Dick Huffman wasn't alone as he crossed the stage in the Overland High School auditorium.
Decked in his full Army uniform, Huffman was among the dozens of service members honored during the school's Veterans Day ceremony on Nov. 7. Huffman, who served with the 7th Regiment, 1st Cavalry Division in Korea from 1950 to 1951, joined active and retired members of the Marines, Air Force and Navy. He shared the stage with veterans who served in Vietnam, Iraq and Afghanistan. He chatted with active military members, and sat alongside current employees of the Cherry Creek School District whose résumés include stints in all branches of the U.S. military.
The capacity crowd gathered in the auditorium cheered as administrators called each of these veteran's names; Huffman was among the dozens who strode proudly across the stage to receive miniature American flags and commemorative awards.
But that diverse crowd of vets weren't the only ones who joined Huffman at the school's annual event. Huffman paused in his progress across the stage to pay tribute to his fallen absent brothers-in-arms from the Korean War. He turned, addressed the crowd of hundreds and boldly declared, "I'm the only survivor." The audience responded with a respectful silence before breaking into overwhelming applause.
Receiving that kind of recognition from a crowd that included elementary, middle and high school students and their families is what Veterans Day is all about for Huffman.
"They need to hear these stories," Huffman said after the Overland ceremony. "I almost cried up on stage, but I have to be strong. I have to let these people know what we went through."
That's no small task for Huffman, an Arvada resident who still suffers from post-traumatic stress disorder more than six decades after his service in the Korean War. It's no wonder – Huffman's war stories from the Battle of the Pusan Perimeter are filled with harrowing brushes with death.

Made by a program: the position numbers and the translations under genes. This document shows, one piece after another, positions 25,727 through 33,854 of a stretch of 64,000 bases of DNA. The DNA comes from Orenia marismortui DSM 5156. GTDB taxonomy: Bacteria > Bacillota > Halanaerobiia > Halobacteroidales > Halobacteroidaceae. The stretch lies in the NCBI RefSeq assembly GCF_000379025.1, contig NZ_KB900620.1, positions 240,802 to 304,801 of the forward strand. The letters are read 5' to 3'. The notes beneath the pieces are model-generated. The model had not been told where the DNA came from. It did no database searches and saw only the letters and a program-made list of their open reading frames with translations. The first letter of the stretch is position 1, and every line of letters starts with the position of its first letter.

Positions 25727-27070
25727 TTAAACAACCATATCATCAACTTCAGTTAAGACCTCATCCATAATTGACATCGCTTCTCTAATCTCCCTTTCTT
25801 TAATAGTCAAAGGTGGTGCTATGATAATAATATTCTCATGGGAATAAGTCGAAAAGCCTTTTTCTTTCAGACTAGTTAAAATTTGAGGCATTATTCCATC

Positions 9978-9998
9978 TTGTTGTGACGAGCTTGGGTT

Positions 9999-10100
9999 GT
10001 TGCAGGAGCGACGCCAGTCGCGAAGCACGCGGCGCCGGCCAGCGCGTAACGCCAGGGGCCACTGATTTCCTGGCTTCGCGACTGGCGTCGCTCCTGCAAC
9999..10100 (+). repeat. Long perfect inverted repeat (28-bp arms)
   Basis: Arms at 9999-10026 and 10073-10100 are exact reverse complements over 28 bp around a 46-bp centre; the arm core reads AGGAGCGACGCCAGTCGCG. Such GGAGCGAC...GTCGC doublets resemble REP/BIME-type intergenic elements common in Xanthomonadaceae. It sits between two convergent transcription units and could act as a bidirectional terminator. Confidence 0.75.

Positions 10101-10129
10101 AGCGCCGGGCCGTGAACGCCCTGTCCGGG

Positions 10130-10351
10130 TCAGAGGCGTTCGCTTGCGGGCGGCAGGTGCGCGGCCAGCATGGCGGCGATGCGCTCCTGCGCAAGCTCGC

But that didn't keep Huffman away. The event was about honoring those sacrifices, and Huffman was joined by plenty of other active and retired service members who offered the same kind of stories of bravery, determination and conviction.
"I had a duty, I had a job," said Martha Baker, a retired Army lieutenant colonel and the event's keynote speaker. "The rewards for pushing through the hard times are so worth it."
In a military career that spanned 20 years and took her to posts in Vietnam, Japan and Germany, Baker faced plenty of challenges. In addition to the inherent challenges that come with a military career, Baker had to overcome the racism and sexism that were a significant cultural force in the 1950s and 1960s. It was a steadfast commitment to her responsibilities and her country that saw Baker through the toughest moments of her career, and she stressed those qualities again and again during her speech.
"There were people who were against me and who didn't think I was fit to be an Army nurse," Baker said. "In response, I continued to do my job and do it well … If I had let them close the door on me, I would have missed out on such a wonderful life."
Both Huffman and Baker struck on similar themes of courage and determination during their interactions with a younger generation. They revisited painful memories to offer students, staff and parents alike a message that keeps its urgency year after year.
"You can change the world," Baker said. "You can't let life pass you by."